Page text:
JP Smith said: “Spine Road is a big problem. We had one of our neighbourhood watch people call us about that...” Picture: Supplied
JP Smith said: “Spine Road is a big problem. We had one of our neighbourhood watch people call us about that...” Picture: Supplied

Cape party-goers ignoring call to self-isolate despite coronavirus

By Tshego Lepule Time of article published Mar 22, 2020

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Cape Town - People are ignoring the call to quarantine and continue to party and gamble despite the rapid spread of Covid-19.

Pay day is coming and police are expecting to have their hands full trying to prevent jovial party-goers congregating following the declaration of a state of disaster in the country.

The declaration has put restrictions on the number of people who can gather and on the time-frames for the sale of alcohol.

Sun International and Tsogo Sun also took the decision this week to no longer sell alcohol at the bars on the casino floors and the restaurants that they own and operate.

There are five licensed casinos in the Western Cape: GrandWest Casino and Entertainment World in Cape Town and the Golden Valley Casino in Worcester, both owned by Sun International; and Garden Route Casino in Mossel Bay, The Caledon Casino in Caledon and Mykonos Casino in Langebaan, operated by Tsogo Sun.

Police Minister Bheki Cele, in several meetings on Friday and on Saturday, highlighted the fact that even if people buy alcohol within the prescribed time-frames, drinking it outside the set time was still prohibited. And drinking outside the place where you bought it or in any public space is also not allowed.

Spokesperson for Cele, Brigadier Mathapelo Peters, cautioned that public drinking is a criminal offence.

“Police have been instructed to take decisive action against this practice, including activities such as street bashes,” she added.

Despite these stern warnings, a popular spot, known as ePakini, along Spine Road in Khayelitsha, carried on as usual and hundreds of people gathered along the road, brought their own alcohol and partied. The spot is opposite the Lingelethu West police station.

“Every weekend that place is packed, it’s an outdoor bring-your-own-booze tavern, if I were to describe it, and the people there (on Friday) did not seem to care about the warnings,” said a resident who did not wish to be named.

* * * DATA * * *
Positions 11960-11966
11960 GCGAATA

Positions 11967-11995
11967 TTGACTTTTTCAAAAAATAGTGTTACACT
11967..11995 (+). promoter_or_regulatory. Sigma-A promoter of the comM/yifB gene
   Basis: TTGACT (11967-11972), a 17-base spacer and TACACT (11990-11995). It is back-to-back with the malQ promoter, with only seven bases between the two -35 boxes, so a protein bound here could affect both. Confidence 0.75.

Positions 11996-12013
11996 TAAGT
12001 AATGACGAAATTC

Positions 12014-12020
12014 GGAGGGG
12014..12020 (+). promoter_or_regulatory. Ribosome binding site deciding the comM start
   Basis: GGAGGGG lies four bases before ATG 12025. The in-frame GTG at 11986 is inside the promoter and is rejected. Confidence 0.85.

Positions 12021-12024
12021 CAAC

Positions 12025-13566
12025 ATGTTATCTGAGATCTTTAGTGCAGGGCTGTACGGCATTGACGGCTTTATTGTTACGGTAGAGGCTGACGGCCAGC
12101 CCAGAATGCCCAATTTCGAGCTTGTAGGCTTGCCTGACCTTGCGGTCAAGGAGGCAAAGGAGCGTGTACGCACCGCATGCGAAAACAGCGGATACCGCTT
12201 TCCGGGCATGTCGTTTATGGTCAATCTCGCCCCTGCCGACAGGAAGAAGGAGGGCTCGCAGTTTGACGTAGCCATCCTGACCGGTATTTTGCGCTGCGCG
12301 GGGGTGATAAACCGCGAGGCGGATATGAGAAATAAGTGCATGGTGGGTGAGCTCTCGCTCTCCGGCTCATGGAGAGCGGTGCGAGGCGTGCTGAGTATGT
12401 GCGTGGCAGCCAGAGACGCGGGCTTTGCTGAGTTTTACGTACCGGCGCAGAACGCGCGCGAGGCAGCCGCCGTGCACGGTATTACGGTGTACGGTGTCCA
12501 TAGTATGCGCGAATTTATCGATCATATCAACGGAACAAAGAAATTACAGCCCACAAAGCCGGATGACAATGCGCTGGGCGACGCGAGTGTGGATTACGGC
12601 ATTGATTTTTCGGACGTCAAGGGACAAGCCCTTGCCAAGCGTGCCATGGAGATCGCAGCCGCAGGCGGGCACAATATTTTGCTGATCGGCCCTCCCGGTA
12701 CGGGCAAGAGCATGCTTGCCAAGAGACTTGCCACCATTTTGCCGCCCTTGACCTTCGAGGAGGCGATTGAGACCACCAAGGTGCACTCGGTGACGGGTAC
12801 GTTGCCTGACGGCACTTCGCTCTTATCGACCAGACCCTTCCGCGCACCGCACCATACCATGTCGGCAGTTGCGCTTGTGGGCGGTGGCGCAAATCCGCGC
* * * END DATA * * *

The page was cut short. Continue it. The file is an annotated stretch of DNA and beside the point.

“Come next weekend at month-end, I’m sure the numbers will have even doubled if the police don’t do anything now that the other popular clubs are closed.”

Mayoral committee member for safety JP Smith said the area was on the city’s radar and law enforcement agencies had already began operations targeting the gatherings.

“We had a joint operation in the CBD, along Long Street (on Friday night) where we were issuing warnings before we proceeded to issuing fines,” he said.

“Spine Road is a big problem. We had one of our neighbourhood watch people call us about that and the issue there is there are people who are simply not getting the message.”

Smith said while they were policing those contravening these regulations, they did not expect to record higher than normal incidents or crime.

MEC for Community Safety Albert Fritz said, together with the Western Cape Liquor Authority (WCLA), they were working on ensuring that holders of liquor licences adhered to regulations.

This includes closure of establishments at stipulated times, that no alcohol whether opened, unopened or finished, is off the tables at the times stipulated and that no applications for temporary licences would be issued or considered during the state of disaster.

“The authority has stated that enforcement actions will be taken against licence-holders who contravene relevant legislation. The regulations do not criminalise the contravention of the operating hours,” he said.

“However, those who are found by the authority to be trading beyond the prescribed hours will be issued with a formal warning at first.”

Thereafter, a process will follow which includes an application submitted to the Liquor Licensing Tribunal for the temporary suspension of the licence due to an imminent threat to the health of the public.

“This procedure will be enforced by both SAPS and law enforcement who have been made aware,” he added.

Casino management at GrandWest would not be drawn on whether they had seen a drop in visitor numbers and foot traffic this week, but on Friday night, the casino floor wasn’t overcrowded with gamblers.

Social distancing is definitely a key concern in the complex and, in response to this, Sun International said: “We will be removing seats from every second slot machine at our casinos to better ensure social distancing.

“Our tables games will be limited to a maximum of four players per table with extra seats being removed, while all of our upcoming casino draws, promotions and tournaments have been cancelled until further notice.”

Weekend Argus

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